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Here's What We Love About the 1997 Chevrolet Corvette

This ride was a two-door coupe that made its debut 44 years after the Corvette lineup was first unveiled.

By Clarisa Mane on July 29, 2021

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1953 saw Chevrolet introduce the world to its latest creation, the Chevrolet Corvette. The Corvette, otherwise known as the Vette, is a beautiful two-door two-passenger American sports car. This sports car has been in production for the past sixty years and is currently in its eighth generation.

Since it debuted in 1953, all Corvettes until 2019 featured front engines. It was after 2019 when Chevrolet opted for mid-engine layouts for the Corvette. There is no doubt that the Corvette is one of the most popular American cars. Among the many reasons that many people love the Corvette is the unmatched body style it features, the proper handling, and the beautifully crafted interior.

While all Corvettes have a special place in every enthusiast's heart, there are some that are more memorable than others. One such example is the 1997 Chevrolet Corvette. This ride was the first in the fifth-generation Corvette lineup, which is also known as the C5 generation.

The C5 Corvette featured a number of redesigns that saw the sales number of the Corvette increase significantly. The designs and crafting of the C5 started in 1996, but it was not until 1997 when the first C5 rolled off the production line. The delay was caused by several mishaps during manufacturing and engineering. The new redesign went on to inspire future Corvettes. Narrowing down what we love about the 1997 Chevrolet Corvette is no easy task, but we've done it.


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The 1997 Chevrolet Corvette was a two-door coupe that made its debut 44 years after the Corvette lineup was first unveiled. And 24 years later, we are still in awe at what this ride was and remains to be. If you have never heard of or read about the fifth-generation Corvette, it's easy to think of it as another used car.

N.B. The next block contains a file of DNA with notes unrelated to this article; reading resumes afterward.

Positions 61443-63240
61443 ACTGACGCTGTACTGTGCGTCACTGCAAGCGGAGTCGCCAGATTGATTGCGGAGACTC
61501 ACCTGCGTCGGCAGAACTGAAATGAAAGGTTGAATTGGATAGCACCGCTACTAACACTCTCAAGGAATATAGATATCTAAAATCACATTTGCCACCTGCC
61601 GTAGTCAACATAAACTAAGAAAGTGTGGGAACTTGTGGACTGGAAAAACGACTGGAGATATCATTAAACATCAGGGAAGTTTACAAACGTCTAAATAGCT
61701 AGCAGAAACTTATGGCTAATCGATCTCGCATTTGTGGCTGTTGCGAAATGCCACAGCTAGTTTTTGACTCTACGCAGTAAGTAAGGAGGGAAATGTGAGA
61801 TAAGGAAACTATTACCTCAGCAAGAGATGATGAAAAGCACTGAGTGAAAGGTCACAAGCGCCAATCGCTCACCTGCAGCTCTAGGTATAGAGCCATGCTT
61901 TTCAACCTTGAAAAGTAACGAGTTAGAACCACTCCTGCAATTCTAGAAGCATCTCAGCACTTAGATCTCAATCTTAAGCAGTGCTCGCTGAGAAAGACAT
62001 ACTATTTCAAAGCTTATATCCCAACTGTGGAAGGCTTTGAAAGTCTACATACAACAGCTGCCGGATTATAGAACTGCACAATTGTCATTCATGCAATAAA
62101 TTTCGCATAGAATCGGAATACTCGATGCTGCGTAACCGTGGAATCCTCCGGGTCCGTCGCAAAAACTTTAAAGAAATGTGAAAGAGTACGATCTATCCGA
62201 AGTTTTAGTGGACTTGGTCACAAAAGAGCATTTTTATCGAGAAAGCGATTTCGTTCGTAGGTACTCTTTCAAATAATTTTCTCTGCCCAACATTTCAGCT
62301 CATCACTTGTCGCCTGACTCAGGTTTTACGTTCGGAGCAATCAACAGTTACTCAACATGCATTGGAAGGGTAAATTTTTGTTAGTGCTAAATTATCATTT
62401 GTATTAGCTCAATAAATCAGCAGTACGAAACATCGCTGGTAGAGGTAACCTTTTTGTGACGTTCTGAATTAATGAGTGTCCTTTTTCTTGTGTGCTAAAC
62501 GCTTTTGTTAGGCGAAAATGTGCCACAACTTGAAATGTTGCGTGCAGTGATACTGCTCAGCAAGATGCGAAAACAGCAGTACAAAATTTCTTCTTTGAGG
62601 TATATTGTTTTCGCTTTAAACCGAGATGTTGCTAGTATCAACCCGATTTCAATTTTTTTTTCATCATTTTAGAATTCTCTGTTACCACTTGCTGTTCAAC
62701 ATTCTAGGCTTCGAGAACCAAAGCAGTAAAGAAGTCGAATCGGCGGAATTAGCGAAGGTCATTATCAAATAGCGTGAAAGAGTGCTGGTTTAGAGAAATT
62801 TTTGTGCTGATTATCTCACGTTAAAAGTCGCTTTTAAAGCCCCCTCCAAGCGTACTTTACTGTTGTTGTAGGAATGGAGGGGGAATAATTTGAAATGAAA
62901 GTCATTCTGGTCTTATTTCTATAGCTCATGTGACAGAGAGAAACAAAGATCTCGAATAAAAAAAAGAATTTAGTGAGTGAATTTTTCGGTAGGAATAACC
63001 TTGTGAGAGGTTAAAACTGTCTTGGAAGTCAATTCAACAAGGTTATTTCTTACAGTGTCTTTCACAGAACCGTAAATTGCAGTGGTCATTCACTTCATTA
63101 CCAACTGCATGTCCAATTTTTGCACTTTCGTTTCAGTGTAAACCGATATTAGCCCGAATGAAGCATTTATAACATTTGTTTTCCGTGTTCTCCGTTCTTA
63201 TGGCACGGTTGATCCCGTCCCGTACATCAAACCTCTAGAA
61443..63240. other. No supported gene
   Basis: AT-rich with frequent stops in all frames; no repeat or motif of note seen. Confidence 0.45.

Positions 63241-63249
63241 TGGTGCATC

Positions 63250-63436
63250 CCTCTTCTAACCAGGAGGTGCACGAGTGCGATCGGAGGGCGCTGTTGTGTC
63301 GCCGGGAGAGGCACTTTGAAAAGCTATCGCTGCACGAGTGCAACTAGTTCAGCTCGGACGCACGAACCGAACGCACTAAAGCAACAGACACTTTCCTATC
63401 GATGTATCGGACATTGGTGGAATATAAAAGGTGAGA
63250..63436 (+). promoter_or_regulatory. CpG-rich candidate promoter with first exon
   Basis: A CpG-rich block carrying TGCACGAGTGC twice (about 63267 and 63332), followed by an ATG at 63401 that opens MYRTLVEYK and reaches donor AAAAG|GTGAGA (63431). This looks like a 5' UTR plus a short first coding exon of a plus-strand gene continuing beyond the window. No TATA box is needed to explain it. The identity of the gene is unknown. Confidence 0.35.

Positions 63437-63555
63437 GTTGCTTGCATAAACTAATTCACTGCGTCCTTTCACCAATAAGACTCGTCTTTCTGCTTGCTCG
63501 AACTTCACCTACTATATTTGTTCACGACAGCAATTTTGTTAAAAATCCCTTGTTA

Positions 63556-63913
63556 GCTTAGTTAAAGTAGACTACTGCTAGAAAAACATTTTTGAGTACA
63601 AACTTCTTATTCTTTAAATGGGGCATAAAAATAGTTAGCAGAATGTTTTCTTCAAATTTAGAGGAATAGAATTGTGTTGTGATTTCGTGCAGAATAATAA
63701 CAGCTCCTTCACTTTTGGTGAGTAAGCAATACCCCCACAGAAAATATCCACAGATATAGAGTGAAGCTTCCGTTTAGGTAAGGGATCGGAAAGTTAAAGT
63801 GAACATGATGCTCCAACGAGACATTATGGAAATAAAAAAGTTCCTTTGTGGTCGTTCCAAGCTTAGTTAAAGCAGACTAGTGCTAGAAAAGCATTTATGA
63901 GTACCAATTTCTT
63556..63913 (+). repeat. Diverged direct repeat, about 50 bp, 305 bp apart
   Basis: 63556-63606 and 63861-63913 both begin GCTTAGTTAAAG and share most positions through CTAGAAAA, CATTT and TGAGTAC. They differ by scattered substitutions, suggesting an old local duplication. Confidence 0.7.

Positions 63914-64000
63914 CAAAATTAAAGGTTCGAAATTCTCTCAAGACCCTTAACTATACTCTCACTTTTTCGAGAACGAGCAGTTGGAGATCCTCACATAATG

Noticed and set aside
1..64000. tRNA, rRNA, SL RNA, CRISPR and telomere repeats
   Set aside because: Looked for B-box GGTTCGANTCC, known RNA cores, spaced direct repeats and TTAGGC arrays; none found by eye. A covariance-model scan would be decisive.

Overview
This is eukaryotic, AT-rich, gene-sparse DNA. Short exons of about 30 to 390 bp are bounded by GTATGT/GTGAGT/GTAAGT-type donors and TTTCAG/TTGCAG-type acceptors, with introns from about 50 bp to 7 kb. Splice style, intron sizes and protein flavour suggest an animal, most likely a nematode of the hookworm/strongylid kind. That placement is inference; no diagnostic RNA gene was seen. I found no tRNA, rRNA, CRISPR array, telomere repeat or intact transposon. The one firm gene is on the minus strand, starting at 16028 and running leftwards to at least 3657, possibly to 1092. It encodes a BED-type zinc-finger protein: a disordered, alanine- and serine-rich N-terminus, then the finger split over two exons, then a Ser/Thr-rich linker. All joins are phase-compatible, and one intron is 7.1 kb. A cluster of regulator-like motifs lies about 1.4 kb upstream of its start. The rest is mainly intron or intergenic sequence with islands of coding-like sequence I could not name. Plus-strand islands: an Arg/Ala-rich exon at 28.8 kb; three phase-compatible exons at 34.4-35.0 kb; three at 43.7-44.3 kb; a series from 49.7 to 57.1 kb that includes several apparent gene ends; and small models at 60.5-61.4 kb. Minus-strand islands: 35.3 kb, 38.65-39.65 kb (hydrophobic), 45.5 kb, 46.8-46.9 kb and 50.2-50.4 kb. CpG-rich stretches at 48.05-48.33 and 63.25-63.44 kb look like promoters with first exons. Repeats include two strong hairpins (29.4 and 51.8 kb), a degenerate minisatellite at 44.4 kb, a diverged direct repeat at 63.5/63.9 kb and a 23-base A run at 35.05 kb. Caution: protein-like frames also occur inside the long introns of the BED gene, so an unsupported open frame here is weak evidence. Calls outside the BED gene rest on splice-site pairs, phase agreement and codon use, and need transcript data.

However, if you have, then you understand how significant and iconic the 1997 Chevrolet Corvette was, especially when it comes to what we now know as the Corvette. The 1997 Corvette was the first in the C5 lineup; it featured a whole new facelift that was long overdue.

This facelift alone saw it boost Corvette sales. Further, the redesign saw it used as a template for all the future Corvette builds. Its frame was made of hydro-formed steel, which made it lighter than its predecessors. It also featured a new and improved rear transaxle that distributed its weight evenly.

The 1997 Corvette was wider, which meant that less of the car was extending beyond the axles, the front, and the aft. This also helped a lot when it came to proper weight distribution. The 1997 Corvette was available in seven beautiful colors, namely, Arctic White, Sebring Silver Metallic, Nassau Blue Metallic, Black, Light Carmine Red Metallic, Torch Red, and Fairway Green Metallic.

What We Love: The Powertrain

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Under the hood of the 1997 Chevrolet Corvette was one of the most iconic engines ever made. Chevrolet fit this ride with an all-new, all-aluminum LS1 V8. This engine saw Chevy live up to the small block engine legacy that had proven one of the hardest to live up to.

This new engine demonstrated Chevy's prowess when it came to balancing the horsepower, torque, fuel efficiency, durability, and reliability in terms of the engine. This new engine was made of cast aluminum that was used as the block material. The same cast aluminum was used as the cylinder head material. The intake manifold of this engine was composite; the exhaust manifold was an insulated dual wall stainless steel.

The valve train on this engine was an OHV valve train with 2 valves per cylinder. The main bearing caps used in this engine were made of powdered metal. Chevy made the crankshaft with cast iron that had undercut and rolled fillets. The camshaft was made of hollow steel, and powered metal was used to make the connecting rods.

The specs of this engine were a 5.68-liters displacement. This engine had a maximum power output capacity of 345 HP at 5,600 RPM and 350 lb-ft of torque at 4,400 RPM. When it came to performance, the 1997 Chevrolet Corvette cleared a 0 to 60 MPH sprint in 4.72 seconds while on manual transmission and 5.05 in automatic. The top speed of this car was 175 MPH.

To many people, this is where the numbers game stops. And we agree, the power output capacity and the engine build not only added to the 1997 Chevrolet Corvette's stamina but to its reputation as well.

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